Indian village bans Muslim names for children, public prayer and beards after row over dead calf 

An Indian village has banned Muslim practice including sporting beards, praying in public or giving children Islamic names. 

In the wake of the death of a female calf, allegedly at the hands of a Muslim boy, the elders council, or panchayat, in Titoli, Haryana, made the decree – while baring the youth from the village for life.

The panchayat, held in the Hindu-dominated village on Wednesday, also barred Muslim residents, numbering around 800, from offering nawaz (prayers) outside their homes.

A mob had attacked the house of a Muslim family in the village in August , accusing them of killing the calf. Two were arrested under the Prohibition of Cow Slaughter Act, 1955. But it was unclear how or why the calf had been killed.

However, lawmakers in the north Indian state said they would look into the matter – despite the Muslim community of Titoli apparently respecting the diktat.

Indian Hindu devotees pass their daughter under a sacred cow to mark Krishna Janmashtami, a celebration of the Hindu deity KrishnaCredit:

Sub-Divisional Magistrate, Rohtak, Rakesh Kumar told The Hindu newspaper: “It is unconstitutional. I will speak to the village sarpanch (leader) in this connection.”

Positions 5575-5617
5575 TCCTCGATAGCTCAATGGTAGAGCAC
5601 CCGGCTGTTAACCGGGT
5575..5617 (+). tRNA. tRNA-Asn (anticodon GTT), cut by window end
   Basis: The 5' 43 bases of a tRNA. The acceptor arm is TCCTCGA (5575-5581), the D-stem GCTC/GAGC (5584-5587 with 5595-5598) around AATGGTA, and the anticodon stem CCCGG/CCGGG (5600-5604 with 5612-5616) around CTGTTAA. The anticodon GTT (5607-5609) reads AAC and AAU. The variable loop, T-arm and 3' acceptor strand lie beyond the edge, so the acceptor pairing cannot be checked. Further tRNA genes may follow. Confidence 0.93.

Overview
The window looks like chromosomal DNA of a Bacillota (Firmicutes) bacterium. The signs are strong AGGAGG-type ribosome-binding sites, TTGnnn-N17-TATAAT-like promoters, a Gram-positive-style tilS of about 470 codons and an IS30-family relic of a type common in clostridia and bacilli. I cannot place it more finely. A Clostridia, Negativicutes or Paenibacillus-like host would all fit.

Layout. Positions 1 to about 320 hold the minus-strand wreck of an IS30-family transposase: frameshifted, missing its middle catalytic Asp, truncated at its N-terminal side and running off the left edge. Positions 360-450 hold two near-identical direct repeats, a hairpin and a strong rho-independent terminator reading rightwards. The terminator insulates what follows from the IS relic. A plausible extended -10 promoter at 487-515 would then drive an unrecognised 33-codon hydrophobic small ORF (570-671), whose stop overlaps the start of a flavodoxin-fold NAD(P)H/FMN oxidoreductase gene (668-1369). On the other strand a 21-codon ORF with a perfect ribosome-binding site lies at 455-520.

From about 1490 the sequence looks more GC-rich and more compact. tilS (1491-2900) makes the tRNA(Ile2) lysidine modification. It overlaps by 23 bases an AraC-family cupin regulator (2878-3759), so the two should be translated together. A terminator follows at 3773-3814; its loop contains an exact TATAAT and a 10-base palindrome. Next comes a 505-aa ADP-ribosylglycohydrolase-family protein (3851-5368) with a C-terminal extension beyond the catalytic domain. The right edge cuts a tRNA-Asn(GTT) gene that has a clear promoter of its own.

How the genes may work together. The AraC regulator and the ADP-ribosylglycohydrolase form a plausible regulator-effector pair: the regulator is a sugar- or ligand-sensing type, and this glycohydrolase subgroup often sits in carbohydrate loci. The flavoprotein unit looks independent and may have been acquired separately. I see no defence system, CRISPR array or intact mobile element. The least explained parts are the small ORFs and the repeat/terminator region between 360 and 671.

Rajbir, a local Muslim leader, said the community accepted the decisions of the tribal council to maintain harmony and that they were not austere Muslims any how.

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“We have been keeping Hindu names since Partition and do not wear skull caps or keep beards. Since there is no mosque in the village, we travel around 8-10 km to Rohtak city to offer namaz on Fridays and other occasions” said Rajbir, who goes by one name.

Residents’ Association president Suresh Nambardar, who was present at the meeting, said members of all castes and religious communities from the village were present.

He said apart from the decisions over the prayers and the youth, reportedly named as  Yameen, it was also decided that a plot of land in the middle of the village used for Islamic burials would be taken over by the panchayat and a plot given to Muslims outside the village for burials.

However, the tribal council made no ruling on other Muslim practices such as almsgiving (Zakat) and fasting during Ramadan (Sawm). 

Mr Suresh claimed Hindus and Muslims had been living in harmony in the village for several generations, and blamed "new settlers from Uttar Pradesh" for disturbing the peace.

A secular, alliance group, Ekta Manch, condemned the decisions. Its president, Shahzad Khan, said they were unconstitutional and that the Muslims were forced to accept their fate for fear of reprisals.

The district’s Deputy Commissioner of Police, Yash Garg, said that there was no report of any communal tension or resentment among the members of any community residing in the village.

“Still, if any such unconstitutional diktat has been passed by the panchayat, we will look into the matter and take appropriate action,” he added.